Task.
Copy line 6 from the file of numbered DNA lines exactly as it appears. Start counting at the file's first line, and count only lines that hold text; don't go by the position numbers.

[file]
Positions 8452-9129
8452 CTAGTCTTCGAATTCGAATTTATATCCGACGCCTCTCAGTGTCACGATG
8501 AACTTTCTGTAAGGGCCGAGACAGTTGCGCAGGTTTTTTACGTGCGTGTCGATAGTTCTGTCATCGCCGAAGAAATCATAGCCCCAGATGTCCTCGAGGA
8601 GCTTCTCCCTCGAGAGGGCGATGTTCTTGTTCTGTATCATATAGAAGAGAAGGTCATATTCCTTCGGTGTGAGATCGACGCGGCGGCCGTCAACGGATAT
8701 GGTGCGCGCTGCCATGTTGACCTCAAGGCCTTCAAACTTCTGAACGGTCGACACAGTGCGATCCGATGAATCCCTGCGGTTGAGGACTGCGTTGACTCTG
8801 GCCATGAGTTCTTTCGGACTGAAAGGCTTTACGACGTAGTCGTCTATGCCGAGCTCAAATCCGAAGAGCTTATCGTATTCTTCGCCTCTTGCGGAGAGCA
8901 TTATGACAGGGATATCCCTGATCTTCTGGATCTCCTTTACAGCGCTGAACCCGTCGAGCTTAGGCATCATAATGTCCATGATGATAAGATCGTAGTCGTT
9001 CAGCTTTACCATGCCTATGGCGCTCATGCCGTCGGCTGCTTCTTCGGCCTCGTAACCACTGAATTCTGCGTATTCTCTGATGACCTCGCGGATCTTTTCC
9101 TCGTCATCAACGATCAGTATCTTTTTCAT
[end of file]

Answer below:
8801 GCCATGAGTTCTTTCGGACTGAAAGGCTTTACGACGTAGTCGTCTATGCCGAGCTCAAATCCGAAGAGCTTATCGTATTCTTCGCCTCTTGCGGAGAGCA